Even better, Monique turns out a stunning Puss ’n’ Boots–inspired runway for the cats-on-the-catwalk theme. Her makeup is the best it’s ever been, and she adds just enough flourishes to keep it from going too Cats, and instead creates a real fashion moment. The judges rave about both her challenge and runway performance, and the way she lights up shows Monique really needed the jolt of good energy going into the finale.

I’m delighted that Monique has made the final four, considering she continually got short shrift in Season 10. I’m even more thrilled that her seasonal sister Monét X Change will be joining her, although in less celebratory fashion. Monét kind of registers as just average all episode, and were it not for another queen, would probably be the worst. She doesn’t recover from losing the Kim Cattrall part to Trinity, and it shows. Her runway also looks a good bit too costume-y even for a challenge like this.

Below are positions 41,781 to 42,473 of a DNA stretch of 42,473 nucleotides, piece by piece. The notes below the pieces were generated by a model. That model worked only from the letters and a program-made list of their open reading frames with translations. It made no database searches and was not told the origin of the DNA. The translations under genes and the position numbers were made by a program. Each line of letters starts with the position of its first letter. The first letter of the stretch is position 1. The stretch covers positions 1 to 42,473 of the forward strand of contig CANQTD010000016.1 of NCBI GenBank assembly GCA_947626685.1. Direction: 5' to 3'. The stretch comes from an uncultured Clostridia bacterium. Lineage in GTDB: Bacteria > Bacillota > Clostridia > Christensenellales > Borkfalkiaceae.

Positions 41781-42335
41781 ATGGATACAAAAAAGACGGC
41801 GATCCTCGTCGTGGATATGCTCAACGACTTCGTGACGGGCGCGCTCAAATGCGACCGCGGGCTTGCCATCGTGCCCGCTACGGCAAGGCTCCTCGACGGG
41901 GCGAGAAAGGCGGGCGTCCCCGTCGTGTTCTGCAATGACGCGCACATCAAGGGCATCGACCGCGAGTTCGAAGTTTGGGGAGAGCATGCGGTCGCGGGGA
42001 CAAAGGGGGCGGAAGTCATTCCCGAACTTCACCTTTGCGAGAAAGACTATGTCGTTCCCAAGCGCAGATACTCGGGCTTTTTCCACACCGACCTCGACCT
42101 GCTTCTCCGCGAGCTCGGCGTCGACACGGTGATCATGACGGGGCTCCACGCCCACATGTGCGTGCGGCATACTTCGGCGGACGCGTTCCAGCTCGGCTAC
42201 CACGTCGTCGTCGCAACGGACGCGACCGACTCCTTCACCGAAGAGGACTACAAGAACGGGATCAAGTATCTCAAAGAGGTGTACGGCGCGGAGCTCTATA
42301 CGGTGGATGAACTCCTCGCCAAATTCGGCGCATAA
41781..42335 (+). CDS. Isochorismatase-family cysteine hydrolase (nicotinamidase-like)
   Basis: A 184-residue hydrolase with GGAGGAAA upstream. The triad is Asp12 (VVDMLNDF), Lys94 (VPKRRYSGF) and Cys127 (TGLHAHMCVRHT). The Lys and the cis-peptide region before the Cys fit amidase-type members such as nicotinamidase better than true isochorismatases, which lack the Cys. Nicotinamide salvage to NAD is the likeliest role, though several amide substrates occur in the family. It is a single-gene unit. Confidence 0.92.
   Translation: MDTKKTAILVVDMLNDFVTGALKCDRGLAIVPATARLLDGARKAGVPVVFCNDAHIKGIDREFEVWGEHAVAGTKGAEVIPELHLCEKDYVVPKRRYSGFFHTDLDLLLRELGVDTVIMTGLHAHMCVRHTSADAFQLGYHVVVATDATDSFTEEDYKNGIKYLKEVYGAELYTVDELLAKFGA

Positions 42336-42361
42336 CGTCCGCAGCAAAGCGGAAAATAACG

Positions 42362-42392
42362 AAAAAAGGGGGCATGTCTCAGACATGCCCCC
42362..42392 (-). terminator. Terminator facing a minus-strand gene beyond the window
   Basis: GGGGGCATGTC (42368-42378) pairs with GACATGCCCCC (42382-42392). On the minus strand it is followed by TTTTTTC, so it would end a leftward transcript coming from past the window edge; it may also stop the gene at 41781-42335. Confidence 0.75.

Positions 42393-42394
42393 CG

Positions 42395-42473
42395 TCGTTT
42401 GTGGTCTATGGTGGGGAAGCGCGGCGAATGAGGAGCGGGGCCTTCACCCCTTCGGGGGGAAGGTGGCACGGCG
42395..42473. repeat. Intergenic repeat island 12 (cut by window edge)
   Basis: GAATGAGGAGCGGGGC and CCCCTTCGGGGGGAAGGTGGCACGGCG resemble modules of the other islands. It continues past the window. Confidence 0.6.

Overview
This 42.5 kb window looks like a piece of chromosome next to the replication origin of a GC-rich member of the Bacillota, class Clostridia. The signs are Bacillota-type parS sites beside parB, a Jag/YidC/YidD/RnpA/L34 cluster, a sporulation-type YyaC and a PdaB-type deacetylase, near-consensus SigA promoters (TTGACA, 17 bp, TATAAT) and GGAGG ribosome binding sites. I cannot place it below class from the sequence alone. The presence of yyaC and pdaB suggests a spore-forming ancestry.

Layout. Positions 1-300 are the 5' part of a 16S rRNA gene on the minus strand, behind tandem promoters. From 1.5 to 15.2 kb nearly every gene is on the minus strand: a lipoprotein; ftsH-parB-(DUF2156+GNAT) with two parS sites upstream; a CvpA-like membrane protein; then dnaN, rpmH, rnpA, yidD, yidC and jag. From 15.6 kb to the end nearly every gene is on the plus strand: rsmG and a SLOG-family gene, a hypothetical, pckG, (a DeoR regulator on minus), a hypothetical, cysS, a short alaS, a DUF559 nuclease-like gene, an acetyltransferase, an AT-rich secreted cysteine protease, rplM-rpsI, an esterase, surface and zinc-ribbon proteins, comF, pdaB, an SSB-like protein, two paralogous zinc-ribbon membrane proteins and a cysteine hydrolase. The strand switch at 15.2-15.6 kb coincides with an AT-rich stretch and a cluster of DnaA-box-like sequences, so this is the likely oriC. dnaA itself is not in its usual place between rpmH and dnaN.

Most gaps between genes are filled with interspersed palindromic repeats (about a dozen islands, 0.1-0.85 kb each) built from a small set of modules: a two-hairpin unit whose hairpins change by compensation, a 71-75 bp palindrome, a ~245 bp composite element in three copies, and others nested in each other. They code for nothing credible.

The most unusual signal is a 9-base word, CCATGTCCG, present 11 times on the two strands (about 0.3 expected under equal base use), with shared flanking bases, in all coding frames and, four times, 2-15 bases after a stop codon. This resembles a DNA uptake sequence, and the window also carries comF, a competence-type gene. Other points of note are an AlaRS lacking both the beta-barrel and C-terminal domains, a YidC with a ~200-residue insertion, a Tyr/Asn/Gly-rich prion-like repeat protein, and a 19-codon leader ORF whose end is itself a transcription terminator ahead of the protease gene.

I’m frustrated with Monét. She was my favourite coming into this season, and I’ve found myself unable to wholly endorse her work this time around. I think she’s played a third- or fourth-place game, all told, and I’m afraid that’s where she’ll land next week.

Naomi Smalls, on the other hand, has proven quite exciting this season, but really flubs at the finish line. She assigns Sarah Jessica Parker to herself, a self-described Sex and the City devotee, and promptly gets nothing right about either SJP or Carrie Bradshaw. She pulls it together on the runway, serving a fun take on a cat lady look, but Naomi should thank her lucky stars she makes it out of this week.